City Research Online

Save the Children UK’s #blogladesh Campaign and the Change in Humanitarian Reporting

Cooper, G. ORCID: 0000-0003-2367-8626 (2021). Save the Children UK’s #blogladesh Campaign and the Change in Humanitarian Reporting. In: Tandoc, E. C., Jenkins, J., Thomas, R. and Westlund, O. (Eds.), Critical Incidents in Journalism: Pivotal Moments Reshaping Journalism Around the World. . London: Routledge. ISBN 9780367895341

Abstract

In 2010, Save the Children UK ran its blogladesh campaign, organizing a media trip to Bangladesh to raise awareness of the Millennium Development Goals. Save the Children UK had recently appointed Liz Scarff as its first digital media manager and tasked her with finding innovative ways of using social media to promote Save’s profile and campaigns. This chapter suggests that blogladesh challenged the boundaries of reporting humanitarian crises. The Cake Campaign saw both aid agencies exploring other ways to reach the public with humanitarian stories, while journalists themselves started to adopt the influence of the subjective in humanitarian reporting, as had happened in other areas of journalism. Blogladesh fulfills this definition of a critical incident because not only journalists but also their traditional source for humanitarian stories was affected by the way new entrants to the journalistic field and key aspects of boundary work came to the fore.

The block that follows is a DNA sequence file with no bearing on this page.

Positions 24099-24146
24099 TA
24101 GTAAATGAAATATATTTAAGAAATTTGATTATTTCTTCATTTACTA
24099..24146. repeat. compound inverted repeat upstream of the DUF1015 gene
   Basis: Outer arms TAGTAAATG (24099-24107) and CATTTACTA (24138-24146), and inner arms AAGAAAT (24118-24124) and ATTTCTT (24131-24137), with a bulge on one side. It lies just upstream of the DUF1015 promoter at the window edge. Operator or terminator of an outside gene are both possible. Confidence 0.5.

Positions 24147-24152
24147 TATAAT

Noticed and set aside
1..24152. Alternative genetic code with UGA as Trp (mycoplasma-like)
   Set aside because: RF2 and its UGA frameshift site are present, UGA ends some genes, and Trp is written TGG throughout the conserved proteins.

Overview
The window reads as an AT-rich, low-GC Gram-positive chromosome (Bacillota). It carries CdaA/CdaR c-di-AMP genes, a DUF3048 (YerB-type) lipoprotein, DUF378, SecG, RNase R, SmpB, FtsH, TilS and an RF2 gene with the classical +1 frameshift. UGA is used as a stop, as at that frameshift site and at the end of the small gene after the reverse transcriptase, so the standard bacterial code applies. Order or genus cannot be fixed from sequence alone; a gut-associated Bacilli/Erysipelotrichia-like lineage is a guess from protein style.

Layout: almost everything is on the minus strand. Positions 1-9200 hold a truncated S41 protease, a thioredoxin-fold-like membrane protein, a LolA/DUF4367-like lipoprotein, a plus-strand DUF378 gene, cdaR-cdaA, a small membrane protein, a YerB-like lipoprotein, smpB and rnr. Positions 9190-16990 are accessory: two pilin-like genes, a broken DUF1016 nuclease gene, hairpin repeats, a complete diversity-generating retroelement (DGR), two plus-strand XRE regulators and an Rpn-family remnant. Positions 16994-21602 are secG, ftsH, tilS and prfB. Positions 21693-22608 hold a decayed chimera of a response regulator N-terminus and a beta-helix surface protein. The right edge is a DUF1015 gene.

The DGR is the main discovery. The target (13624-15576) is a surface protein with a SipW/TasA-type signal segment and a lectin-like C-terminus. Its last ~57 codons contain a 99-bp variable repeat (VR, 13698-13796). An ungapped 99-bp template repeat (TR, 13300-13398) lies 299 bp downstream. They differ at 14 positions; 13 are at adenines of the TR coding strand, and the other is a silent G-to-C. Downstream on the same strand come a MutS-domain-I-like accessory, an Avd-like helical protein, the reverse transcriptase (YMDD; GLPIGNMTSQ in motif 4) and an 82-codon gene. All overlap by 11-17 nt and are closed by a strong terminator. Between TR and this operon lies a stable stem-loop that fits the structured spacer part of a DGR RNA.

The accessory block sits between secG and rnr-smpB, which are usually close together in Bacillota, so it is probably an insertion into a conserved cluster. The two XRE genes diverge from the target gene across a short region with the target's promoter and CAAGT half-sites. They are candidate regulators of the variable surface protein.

Publication Type: Book Section
Additional Information: This is an Accepted Manuscript of a book chapter published by Routledge/CRC Press in Critical Incidents in Journalism: Pivotal Moments Reshaping Journalism Around the World on 9 December 2020, available online: https://www.routledge.com/Critical-Incidents-in-Journalism-Pivotal-Moments-Reshaping-Journalism-around/Jr-Jenkins-Thomas-Westlund/p/book/9780367895341
Subjects: H Social Sciences > HN Social history and conditions. Social problems. Social reform
P Language and Literature
Departments: School of Arts & Social Sciences > Journalism
Date Deposited: 24 Feb 2021 12:19
URI: https://openaccess.city.ac.uk/id/eprint/25706
[img] Text - Accepted Version
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